In 2018, Cuba’s economy was slowly increasing at a GDP growth rate of 2.2%, recovering from the economic instability the country was experiencing at the time. Since the COVID-19 pandemic, however, Cuba’s economy regressed significantly as its industries, such as the service industry (which composes 75% of the national GDP), were drastically affected. The effects of the pandemic were further exacerbated as Cuba’s currency was changed to the Cuban Peso in 2021, leading to hyperinflation at an estimated 500%. The outcomes of these events have drawn attention to Cuba’s growing economy and its effects on poverty.
Despite its economic regression, Cuba’s economy has been revitalized ever since 2021. Inflation has reduced from 500% to 39.07% in 2022 and public debt decreased from 151.1% of Cuban GDP in 2021 to 118.9% of Cuban GDP in 2022. This is largely in part due to the Cuban government opening its economy to private businesses, many of which originate from the U.S. As Cuba welcomes private business, the people of Cuba, especially those in poverty, have significantly benefited.
US Companies Entering Cuba
One example of how Cuban industries have been impacted by U.S. companies is the Cuban tourism industry. In January 2021, Cuba had 84,000 tourists, down 80% from January 2020. In January of 2023, however, Cuba recorded 246,000 tourists. This surge is mainly due to companies that have sped up Cuban tourism’s economic recovery. One such company is Airbnb.
A popular characteristic of Cuba for tourists is the Casas Particulares, which are homes of Cuban residents that are shared with tourists. Airbnb rose to prominence in Cuba because it promotes these casas and makes it easier for tourists to locate them. In Airbnb’s first year in Cuba (2015), the company generated business for more than 4,000 Casas Particulares. Airbnb also significantly increased jobs within Cuba’s tourism industry.
One case study involves Manuel Fortún Manzano, a 29-year-old employed in a construction company at the time of Airbnb’s entry into Cuba. Through Airbnb, Manuel began to offer a tourist experience (known as the “Havana Whisper”) which allowed Manuel to become a full-time tour guide. Manuel represents one of the thousands of people who have benefitted from a job as a result of Airbnb.
Besides Airbnb, other American corporations, such as Netflix and American Express, have recently entered Cuba and greatly improved various industries. In doing so, the economic improvements have also benefited much of Cuba’s poor. As such, U.S. companies have contributed to Cuba’s growing economy and its effects on poverty reduction.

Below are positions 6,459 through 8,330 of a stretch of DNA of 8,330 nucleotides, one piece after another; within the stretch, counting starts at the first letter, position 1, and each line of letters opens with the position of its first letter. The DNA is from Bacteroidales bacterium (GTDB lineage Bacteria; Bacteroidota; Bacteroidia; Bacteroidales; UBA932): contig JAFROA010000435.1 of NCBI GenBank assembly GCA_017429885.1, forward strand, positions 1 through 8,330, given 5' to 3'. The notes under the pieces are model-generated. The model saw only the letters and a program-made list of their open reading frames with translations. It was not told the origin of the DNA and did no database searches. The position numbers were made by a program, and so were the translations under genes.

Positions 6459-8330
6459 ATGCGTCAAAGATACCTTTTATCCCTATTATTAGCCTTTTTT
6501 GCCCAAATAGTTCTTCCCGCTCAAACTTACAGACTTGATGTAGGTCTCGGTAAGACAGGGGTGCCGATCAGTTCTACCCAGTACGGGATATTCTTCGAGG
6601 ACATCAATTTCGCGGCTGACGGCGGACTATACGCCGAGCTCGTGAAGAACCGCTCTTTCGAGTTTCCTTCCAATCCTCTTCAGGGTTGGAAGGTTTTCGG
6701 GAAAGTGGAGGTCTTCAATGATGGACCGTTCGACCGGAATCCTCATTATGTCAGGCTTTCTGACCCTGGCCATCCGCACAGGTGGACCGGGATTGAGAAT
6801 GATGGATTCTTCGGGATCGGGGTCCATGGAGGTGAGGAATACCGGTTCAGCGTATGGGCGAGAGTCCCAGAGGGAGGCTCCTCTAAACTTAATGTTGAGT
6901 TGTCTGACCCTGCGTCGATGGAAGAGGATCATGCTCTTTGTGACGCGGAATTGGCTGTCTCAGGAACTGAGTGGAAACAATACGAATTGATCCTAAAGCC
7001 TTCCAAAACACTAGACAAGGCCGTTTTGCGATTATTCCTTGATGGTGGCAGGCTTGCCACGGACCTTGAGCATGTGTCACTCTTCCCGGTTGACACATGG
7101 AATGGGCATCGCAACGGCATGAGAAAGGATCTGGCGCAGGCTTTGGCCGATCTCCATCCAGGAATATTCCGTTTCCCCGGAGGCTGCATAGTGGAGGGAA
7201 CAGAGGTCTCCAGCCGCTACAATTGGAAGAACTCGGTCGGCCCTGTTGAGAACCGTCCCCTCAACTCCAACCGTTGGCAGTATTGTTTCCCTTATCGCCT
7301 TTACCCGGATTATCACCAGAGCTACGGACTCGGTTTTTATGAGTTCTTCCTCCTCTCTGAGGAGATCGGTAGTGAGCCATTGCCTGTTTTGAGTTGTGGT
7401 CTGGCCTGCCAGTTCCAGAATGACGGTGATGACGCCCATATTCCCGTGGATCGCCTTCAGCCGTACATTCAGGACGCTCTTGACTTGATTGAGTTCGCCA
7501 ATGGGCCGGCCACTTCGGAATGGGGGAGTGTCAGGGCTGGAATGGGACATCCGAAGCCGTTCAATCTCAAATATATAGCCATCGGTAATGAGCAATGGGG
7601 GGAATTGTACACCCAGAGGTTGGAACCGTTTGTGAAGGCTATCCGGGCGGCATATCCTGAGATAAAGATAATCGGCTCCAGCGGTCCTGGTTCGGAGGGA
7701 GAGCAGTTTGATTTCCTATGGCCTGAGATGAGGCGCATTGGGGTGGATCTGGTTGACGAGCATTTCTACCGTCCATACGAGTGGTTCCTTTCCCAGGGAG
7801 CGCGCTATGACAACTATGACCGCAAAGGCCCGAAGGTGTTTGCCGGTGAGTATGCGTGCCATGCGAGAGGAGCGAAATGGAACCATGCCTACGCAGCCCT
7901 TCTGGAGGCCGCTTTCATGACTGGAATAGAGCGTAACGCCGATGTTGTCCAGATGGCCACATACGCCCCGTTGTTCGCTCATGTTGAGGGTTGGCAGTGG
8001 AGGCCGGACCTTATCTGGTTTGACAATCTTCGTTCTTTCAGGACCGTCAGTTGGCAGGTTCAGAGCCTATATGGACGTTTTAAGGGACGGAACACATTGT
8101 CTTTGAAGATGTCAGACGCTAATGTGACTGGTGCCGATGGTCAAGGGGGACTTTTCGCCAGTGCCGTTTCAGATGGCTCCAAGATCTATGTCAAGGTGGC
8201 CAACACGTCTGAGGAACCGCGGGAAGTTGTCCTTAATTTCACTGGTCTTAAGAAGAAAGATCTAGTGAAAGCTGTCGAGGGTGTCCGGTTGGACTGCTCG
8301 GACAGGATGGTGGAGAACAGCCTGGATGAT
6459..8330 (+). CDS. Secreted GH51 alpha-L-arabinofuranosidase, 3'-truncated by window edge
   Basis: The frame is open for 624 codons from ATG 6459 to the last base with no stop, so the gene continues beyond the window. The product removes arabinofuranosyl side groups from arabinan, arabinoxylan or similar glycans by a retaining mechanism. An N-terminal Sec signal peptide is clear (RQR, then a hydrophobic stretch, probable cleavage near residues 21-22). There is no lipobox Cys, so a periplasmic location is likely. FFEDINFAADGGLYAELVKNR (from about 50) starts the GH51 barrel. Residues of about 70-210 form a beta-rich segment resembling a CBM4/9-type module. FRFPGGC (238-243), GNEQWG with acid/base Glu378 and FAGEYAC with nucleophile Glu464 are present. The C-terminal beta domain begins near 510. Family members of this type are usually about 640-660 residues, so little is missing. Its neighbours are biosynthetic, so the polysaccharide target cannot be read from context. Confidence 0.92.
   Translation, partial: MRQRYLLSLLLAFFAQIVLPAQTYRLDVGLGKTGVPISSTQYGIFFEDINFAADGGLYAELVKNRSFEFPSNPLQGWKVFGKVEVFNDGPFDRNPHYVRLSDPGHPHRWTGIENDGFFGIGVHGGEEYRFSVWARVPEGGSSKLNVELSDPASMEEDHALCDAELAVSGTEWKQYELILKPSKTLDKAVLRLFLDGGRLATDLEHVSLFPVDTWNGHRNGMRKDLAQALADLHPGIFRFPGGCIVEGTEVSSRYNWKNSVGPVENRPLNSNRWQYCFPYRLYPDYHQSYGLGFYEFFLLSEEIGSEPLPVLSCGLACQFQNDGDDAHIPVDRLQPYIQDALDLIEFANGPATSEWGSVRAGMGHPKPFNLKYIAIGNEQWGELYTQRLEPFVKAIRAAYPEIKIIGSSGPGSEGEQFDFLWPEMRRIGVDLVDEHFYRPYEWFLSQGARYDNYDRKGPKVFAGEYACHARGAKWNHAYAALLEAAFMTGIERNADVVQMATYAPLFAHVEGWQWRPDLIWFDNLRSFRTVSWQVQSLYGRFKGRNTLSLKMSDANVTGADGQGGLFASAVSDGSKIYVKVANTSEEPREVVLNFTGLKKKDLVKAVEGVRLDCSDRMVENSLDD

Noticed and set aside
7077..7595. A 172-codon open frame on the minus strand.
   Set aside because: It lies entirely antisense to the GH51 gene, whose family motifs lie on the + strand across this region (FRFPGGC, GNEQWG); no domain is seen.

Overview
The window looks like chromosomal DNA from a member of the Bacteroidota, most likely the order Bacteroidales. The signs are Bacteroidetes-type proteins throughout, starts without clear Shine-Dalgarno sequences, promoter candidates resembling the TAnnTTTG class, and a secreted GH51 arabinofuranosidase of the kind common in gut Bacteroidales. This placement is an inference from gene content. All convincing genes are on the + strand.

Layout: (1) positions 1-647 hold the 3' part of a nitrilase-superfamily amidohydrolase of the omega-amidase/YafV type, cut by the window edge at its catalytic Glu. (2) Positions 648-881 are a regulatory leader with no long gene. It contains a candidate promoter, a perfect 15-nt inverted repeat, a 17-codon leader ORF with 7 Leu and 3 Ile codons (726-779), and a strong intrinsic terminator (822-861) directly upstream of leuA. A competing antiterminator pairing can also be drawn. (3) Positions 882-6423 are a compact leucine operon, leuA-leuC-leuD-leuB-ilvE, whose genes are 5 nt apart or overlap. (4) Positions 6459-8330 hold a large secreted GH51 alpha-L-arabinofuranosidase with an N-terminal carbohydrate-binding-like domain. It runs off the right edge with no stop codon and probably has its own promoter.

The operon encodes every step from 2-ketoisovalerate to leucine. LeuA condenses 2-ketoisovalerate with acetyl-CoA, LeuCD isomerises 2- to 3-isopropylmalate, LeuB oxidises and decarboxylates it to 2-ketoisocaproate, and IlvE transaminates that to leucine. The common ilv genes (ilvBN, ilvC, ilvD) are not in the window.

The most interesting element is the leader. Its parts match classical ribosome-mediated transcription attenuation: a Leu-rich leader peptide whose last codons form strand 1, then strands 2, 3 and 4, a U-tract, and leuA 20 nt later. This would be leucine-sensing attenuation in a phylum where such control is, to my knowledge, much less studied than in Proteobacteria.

How Cuba’s Growing Economy is Decreasing Poverty
- Lower Unemployment Rate: In January 2021, Cuba’s unemployment rate reached 3.87%, jumping 2.8% from the previous year. However, since the conclusion of the COVID-19 pandemic and the start of Cuba’s initiative to open its economy, unemployment rates have declined again. As of 2022, Cuba’s unemployment rate decreased by 1.07%. As the unemployment rate continues to decrease, more people will be able to obtain jobs and a stable source of income, thereby decreasing the number of people in poverty.
- Hunger & Nutrition: One of the most influential ways Cuba has reduced poverty levels has been through addressing hunger and malnutrition. The Global Hunger Index (GHI) measures the percentage of a country’s population that suffers from hunger on a 0 (best) to 100 scale (worst). Since 2000, Cuba has not had any GHI score surpassing the “very low” threshold, which is a score of 5 or less. Despite a low GHI score, Cuba has had struggles with agricultural production, mainly due to COVID-19. While the Cuban government continues to invest in its weak agricultural output, Cuba has effectively prevented hunger and, therefore, poverty.
- GDP Growth: In 2020, at the height of the COVID-19 pandemic, Cuba’s GDP growth rate hit rock bottom at -10.9%. As Cuba began to open its economy to privatization, however, Cuba’s economy rebounded. A year later, in 2021, Cuba’s GDP grew by 1.3%. This trend is very promising because a higher GDP is known to have a direct correlation with lower poverty rates.
These three trends represent the importance of Cuba’s growing economy and its effects on poverty reduction.
The Future of Cuba
As Cuba embraces privatization, more businesses will seek to enter the market and stimulate Cuba’s declining economy. As the economy rebounds, Cuba’s poverty rates will continue to fall as people are open to more opportunities. As a result, Cuba’s growing economy and its effects on poverty offer a positive glimpse into the country’s future.
– Manav Yarlagadda